JEFFERSON CITY — As state officials work to roll out a medical marijuana program in Missouri, law enforcement officials appear to be keeping watch.
According to documents obtained by the Post-Dispatch, the state’s main purchasing agency met June 21 with representatives from the FBI to review the process used by the state to buy goods and services.
The meeting was described by the Office of Administration as “an educational program” on all state purchasing for the FBI’s benefit and not an investigation into the fledgling pot program.
“The Office of Administration has not been interviewed by the FBI about the medical marijuana program,” the office said in a statement.
The documents include a 21-page presentation outlining the often dry and bureaucratic bidding process typically used to select all state contractors.
A spokeswoman for the FBI confirmed the meeting, but would not say if it was related to medical marijuana.
“It is generally not our practice to comment on any of the specifics of a meeting,” said Bridget Patton of the agency’s Kansas City office. “It’s not uncommon for us to meet with different counterparts at different levels of government.”
The meeting, however, appears to be the first of its kind between OA and the FBI in at least eight years.
Missouri became the 33rd state to legalize marijuana for medicinal purposes after 65% of voters in November approved Amendment 2, starting a stampede of business owners looking to capitalize on the new market.
Sales of the various forms of the products are to start early next year and are expected to top $100 million by 2025. Tax proceeds and licensing fees are supposed to go into a new veterans health care fund, and are expected to generate about $20 million a year.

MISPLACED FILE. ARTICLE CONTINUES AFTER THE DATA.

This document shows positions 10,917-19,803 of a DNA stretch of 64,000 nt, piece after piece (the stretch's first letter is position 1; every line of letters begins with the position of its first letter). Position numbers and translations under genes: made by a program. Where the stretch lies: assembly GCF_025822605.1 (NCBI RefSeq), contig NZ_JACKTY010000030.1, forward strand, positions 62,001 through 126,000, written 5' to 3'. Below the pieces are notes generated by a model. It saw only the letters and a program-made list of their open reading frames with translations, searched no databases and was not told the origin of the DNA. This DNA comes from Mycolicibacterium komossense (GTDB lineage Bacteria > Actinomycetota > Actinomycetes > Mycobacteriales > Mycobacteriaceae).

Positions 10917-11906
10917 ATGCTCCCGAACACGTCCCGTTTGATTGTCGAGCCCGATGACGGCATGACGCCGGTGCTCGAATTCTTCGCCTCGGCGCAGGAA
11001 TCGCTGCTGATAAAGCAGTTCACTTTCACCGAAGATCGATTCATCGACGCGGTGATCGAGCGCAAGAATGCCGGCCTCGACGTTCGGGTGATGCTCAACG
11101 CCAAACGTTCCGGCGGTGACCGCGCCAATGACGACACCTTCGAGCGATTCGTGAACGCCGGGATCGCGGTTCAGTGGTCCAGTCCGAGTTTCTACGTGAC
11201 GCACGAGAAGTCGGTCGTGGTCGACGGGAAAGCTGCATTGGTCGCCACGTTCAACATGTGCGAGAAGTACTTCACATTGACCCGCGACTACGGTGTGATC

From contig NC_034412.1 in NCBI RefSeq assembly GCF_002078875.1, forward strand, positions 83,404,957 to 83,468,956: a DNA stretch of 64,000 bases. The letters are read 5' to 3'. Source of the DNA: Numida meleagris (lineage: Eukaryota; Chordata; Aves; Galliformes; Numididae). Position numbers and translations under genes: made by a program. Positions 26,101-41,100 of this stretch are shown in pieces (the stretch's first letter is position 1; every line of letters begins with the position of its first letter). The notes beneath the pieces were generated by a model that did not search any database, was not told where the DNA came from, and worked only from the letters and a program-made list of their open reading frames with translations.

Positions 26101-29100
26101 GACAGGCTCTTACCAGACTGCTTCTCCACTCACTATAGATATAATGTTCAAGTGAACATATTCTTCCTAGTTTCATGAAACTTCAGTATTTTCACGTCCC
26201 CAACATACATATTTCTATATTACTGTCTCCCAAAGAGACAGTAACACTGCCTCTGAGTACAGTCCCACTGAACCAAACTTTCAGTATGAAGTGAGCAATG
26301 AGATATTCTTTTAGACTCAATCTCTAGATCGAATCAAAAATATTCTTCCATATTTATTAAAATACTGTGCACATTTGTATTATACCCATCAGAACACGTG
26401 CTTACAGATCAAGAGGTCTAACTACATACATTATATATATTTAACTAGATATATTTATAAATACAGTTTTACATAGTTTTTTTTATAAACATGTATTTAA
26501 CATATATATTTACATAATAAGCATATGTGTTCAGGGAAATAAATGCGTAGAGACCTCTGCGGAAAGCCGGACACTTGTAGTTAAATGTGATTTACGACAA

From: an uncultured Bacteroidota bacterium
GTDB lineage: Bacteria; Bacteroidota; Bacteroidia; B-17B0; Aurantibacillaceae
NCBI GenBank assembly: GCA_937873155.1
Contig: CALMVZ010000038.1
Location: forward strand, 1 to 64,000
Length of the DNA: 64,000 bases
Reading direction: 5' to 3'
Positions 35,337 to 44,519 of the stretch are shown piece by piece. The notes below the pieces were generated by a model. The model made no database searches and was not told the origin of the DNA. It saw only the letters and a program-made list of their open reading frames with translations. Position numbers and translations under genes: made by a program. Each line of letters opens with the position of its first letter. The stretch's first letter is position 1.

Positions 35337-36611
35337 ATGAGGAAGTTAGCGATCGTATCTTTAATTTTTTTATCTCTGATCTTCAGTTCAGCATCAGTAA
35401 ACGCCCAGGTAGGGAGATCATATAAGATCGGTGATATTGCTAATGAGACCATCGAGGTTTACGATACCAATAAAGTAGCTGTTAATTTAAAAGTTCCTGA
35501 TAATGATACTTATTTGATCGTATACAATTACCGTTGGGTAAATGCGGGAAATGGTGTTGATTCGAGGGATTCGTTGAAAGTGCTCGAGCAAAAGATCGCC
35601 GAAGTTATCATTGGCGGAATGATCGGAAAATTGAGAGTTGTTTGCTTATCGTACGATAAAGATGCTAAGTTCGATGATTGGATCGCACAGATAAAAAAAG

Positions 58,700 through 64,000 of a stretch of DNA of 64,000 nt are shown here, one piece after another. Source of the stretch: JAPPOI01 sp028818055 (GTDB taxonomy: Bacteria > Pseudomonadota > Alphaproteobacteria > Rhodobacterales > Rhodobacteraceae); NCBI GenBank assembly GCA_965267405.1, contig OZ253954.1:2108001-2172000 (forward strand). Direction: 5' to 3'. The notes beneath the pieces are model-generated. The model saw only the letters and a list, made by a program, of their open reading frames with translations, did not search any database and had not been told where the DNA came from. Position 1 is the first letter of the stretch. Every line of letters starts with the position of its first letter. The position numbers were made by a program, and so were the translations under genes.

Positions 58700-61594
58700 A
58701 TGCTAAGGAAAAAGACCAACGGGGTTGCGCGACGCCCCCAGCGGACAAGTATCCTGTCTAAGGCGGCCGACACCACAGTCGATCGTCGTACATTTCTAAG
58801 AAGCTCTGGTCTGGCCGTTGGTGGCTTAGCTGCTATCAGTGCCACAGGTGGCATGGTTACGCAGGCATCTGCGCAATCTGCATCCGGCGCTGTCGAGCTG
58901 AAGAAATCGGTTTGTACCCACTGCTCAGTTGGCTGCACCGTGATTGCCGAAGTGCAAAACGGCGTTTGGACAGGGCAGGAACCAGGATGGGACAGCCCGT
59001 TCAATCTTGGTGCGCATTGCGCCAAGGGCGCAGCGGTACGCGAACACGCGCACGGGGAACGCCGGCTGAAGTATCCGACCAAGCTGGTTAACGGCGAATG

The FBI arrived in the halls of state government as the state continued its work to get the program up and running. There already have been challenges to the bidding process involving politically connected lobbyists and out-of-state businesses vying for multimillion-dollar contracts.
Data released by the Missouri Department of Health and Senior Services earlier this month shows that business owners want to open at least 137 businesses that grow marijuana, make infused products, and sell both across St. Louis city and six surrounding counties.
The state won’t accept formal applications until Aug. 3, but has allowed groups to pay the associated fees — $10,000 to grow marijuana, $6,000 to make or sell it, as well as to sell infused products. Missouri had raked in nearly $3.9 million in fees from 543 preapplications statewide as of Tuesday.
There has been squabbling over some of the contracts.
In May, Gov. Mike Parson’s administration denied a protest by Florida-based BioTrackTHC, which said the state should not have awarded a contract to a competitor in April because it could contain hidden costs.
The winner of the estimated $5 million contract, Metrc, is tasked with registering patients, licensing facilities and tracking marijuana from seed to sale.
BioTrackTHC suggested Metrc, also of Florida, was able to submit a lower bid to the state because it would charge additional fees to growers and dispensaries.
In rejecting the protest, the state said its contract with Metrc does not allow the company to charge additional fees.
As part of its bid to land the state contract, BioTrackTHC hired lobbyist Steve Tilley, a former speaker of the Missouri House, who co-sponsored a fundraiser for the governor in May.
A political action committee linked to Parson has collected at least $15,000 in campaign contributions from a group seeking to open a medical marijuana growing facility near Tilley’s hometown of Perryville.
Jack Cardetti, spokesman for the Missouri Cannabis Trade Association, said it is encouraging that law enforcement officials are familiarizing themselves with the state’s purchasing system.
“Oversight and transparency in this area, we believe, is good for Missouri and the industry,” Cardetti said.
For now, DHSS is set to accept business applications Aug. 3-17. The state expects to start licensing businesses in December. Applicants need hundreds of thousands in cash and must describe details of their business plans, including odor control, security and economic impact.